(Radio Sweden, 22 November 2011) -- Sweden has only had the chairmanship for the Arctic Council for six months. But the center-right coalition government's strategy for the next two years has already been criticized by Greenpeace and the opposition parties. The arctic areas are heavily affected by global warming. Glaciers and sea ice are melting more extensively than ever before. As the ice withdraws it opens up for new transport routes and many companies, such as oil and fish industries, see the opportunity to exploit new natural resources. Greenpeace and the other opposition parties in the parliament want the government to take a stricter stand towards future oil exploitation in the region. "They aim too low", says Therese Jacobson from Greenpeace. "If we globally want to reach the goals we have set for the climate politics, which the Swedish government says it is protecting, we can not open for new exploitation of oil fields in the arctic areas", says Gustaf Fridolin, one of the Green Party's two spokepersons. On the contrary, the minister of environment, Lena Ek, says there are no international legal regulations that make it possible for one state to stop oil activity by another state."We are trying to enforce or develop new regulations on environmental impact assessments. That is, as far as we see it, the only legal improvements we can develop within reasonably short notice. Politically, you can always speak about what to do or not and we have very strong views about the strategy for the arctic areas. But we have to do this together with two super powers, USA and Russia, so it's not as easy as wishful thinking", says Lena Ek.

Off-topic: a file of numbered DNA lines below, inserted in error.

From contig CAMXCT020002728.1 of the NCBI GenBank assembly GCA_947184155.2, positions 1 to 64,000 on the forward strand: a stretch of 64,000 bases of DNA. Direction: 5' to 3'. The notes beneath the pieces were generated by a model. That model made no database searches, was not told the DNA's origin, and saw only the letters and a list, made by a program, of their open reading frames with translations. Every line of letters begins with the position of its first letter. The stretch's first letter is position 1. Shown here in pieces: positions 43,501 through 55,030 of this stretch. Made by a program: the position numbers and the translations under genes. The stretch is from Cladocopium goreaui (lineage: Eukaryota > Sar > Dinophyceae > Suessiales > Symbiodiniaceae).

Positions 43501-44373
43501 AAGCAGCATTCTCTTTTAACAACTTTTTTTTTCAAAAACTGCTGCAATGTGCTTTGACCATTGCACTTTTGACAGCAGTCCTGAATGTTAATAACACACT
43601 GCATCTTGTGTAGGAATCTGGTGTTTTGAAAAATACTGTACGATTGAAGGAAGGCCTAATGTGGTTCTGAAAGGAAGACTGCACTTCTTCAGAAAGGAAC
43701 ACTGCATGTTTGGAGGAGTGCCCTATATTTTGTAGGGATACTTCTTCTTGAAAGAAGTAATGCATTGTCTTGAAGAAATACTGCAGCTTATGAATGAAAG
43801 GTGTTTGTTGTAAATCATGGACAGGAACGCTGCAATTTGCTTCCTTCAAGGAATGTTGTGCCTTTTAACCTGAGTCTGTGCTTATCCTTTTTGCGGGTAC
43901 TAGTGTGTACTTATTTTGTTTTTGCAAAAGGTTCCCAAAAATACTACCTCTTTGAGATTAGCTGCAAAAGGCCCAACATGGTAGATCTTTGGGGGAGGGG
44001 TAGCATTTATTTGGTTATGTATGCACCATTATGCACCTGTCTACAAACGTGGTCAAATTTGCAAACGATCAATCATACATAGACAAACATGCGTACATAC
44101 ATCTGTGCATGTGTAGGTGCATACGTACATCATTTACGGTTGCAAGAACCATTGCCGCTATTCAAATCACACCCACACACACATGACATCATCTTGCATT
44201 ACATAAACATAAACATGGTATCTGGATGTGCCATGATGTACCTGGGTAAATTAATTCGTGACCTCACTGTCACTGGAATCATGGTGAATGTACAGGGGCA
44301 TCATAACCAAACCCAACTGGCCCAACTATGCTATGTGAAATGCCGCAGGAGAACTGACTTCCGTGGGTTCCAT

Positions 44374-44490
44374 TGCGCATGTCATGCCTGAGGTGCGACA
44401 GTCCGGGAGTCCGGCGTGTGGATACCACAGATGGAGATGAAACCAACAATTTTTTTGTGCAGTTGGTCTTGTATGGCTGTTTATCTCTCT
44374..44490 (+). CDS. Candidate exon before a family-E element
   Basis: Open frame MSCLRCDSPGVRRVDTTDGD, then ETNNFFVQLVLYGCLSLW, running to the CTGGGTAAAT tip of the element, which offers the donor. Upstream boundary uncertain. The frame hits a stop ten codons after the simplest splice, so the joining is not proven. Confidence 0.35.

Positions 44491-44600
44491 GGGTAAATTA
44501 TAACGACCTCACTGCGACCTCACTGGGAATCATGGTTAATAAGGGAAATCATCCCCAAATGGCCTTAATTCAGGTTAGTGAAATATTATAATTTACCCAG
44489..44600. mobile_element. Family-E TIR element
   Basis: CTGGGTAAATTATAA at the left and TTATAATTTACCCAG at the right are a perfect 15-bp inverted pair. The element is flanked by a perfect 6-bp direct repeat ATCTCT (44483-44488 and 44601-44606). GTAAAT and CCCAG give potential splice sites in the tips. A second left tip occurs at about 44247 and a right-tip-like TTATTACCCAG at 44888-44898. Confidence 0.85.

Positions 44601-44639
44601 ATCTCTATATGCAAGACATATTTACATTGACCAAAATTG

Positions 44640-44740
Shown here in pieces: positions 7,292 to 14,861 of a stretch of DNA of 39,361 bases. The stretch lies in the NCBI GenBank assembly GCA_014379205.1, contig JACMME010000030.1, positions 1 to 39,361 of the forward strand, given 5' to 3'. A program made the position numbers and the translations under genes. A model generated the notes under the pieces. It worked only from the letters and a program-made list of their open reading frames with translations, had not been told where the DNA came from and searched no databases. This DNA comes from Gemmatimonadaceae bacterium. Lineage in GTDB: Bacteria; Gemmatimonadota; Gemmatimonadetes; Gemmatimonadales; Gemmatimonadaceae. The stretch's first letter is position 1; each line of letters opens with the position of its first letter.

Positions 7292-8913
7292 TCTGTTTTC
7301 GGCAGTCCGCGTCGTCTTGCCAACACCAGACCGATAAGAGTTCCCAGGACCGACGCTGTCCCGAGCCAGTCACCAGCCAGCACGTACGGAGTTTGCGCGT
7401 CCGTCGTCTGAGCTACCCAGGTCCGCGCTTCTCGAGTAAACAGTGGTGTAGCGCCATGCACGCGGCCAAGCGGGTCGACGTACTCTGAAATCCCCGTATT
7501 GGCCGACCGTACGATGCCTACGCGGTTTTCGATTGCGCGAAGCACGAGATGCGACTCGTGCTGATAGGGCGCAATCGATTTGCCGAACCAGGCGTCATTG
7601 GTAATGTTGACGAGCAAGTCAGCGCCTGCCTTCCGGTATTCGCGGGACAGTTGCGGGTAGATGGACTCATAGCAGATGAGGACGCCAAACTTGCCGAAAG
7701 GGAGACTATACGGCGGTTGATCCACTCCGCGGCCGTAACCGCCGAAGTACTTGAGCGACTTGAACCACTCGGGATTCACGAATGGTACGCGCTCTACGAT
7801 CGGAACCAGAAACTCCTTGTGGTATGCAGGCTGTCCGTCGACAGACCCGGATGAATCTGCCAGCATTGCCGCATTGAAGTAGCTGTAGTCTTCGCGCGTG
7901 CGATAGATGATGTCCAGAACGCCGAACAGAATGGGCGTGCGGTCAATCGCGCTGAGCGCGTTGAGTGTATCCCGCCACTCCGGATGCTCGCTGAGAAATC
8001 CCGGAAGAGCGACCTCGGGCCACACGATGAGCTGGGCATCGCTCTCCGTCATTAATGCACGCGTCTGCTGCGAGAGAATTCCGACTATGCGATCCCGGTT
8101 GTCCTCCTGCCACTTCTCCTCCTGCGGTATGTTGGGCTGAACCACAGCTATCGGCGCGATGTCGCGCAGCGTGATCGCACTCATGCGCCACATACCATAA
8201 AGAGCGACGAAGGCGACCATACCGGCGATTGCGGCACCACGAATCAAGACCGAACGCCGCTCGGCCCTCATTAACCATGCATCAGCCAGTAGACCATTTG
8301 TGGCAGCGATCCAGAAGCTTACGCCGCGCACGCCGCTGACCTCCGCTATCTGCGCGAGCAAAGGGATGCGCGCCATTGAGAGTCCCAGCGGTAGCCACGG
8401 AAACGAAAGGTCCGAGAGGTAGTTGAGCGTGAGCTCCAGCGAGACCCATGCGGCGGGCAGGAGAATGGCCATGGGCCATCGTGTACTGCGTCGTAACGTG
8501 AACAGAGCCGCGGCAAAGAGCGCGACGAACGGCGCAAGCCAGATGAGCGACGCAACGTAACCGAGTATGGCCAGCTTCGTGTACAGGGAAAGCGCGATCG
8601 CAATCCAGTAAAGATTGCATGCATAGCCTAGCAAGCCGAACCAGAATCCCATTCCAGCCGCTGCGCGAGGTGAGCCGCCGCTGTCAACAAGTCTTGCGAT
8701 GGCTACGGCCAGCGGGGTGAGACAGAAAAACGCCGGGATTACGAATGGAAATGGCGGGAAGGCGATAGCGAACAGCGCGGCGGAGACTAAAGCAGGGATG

Posted 23 November 2011; 12:08:19 AM. Permalink